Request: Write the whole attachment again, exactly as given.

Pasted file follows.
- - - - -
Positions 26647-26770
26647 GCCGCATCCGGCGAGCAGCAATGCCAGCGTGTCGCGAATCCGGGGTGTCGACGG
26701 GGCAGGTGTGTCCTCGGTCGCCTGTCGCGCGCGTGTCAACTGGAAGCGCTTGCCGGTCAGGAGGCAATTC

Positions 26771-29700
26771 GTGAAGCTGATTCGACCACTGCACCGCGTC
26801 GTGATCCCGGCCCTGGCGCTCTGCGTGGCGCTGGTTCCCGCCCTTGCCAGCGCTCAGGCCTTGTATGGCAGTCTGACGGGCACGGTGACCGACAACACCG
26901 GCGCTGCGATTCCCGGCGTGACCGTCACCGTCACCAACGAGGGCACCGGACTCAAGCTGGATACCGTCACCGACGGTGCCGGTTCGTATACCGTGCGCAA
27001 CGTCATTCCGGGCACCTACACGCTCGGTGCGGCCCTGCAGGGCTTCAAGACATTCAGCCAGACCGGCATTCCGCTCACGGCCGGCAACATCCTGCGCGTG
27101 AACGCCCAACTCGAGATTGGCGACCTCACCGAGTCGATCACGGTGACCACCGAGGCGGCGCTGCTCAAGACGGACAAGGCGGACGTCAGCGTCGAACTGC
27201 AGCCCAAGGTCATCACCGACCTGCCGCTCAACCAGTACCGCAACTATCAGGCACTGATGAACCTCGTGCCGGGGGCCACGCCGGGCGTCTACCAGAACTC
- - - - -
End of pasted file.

Positions 26647-26770
26647 GCCGCATCCGGCGAGCAGCAATGCCAGCGTGTCGCGAATCCGGGGTGTCGACGG
26701 GGCAGGTGTGTCCTCGGTCGCCTGTCGCGCGCGTGTCAACTGGAAGCGCTTGCCGGTCAGGAGGCAATTC

Positions 26771-29700
26771 GTGAAGCTGATTCGACCACTGCACCGCGTC
26801 GTGATCCCGGCCCTGGCGCTCTGCGTGGCGCTGGTTCCCGCCCTTGCCAGCGCTCAGGCCTTGTATGGCAGTCTGACGGGCACGGTGACCGACAACACCG
26901 GCGCTGCGATTCCCGGCGTGACCGTCACCGTCACCAACGAGGGCACCGGACTCAAGCTGGATACCGTCACCGACGGTGCCGGTTCGTATACCGTGCGCAA
27001 CGTCATTCCGGGCACCTACACGCTCGGTGCGGCCCTGCAGGGCTTCAAGACATTCAGCCAGACCGGCATTCCGCTCACGGCCGGCAACATCCTGCGCGTG
27101 AACGCCCAACTCGAGATTGGCGACCTCACCGAGTCGATCACGGTGACCACCGAGGCGGCGCTGCTCAAGACGGACAAGGCGGACGTCAGCGTCGAACTGC
27201 AGCCCAAGGTCATCACCGACCTGCCGCTCAACCAGTACCGCAACTATCAGGCACTGATGAACCTCGTGCCGGGGGCCACGCCGGGCGTCTACCAGAACTC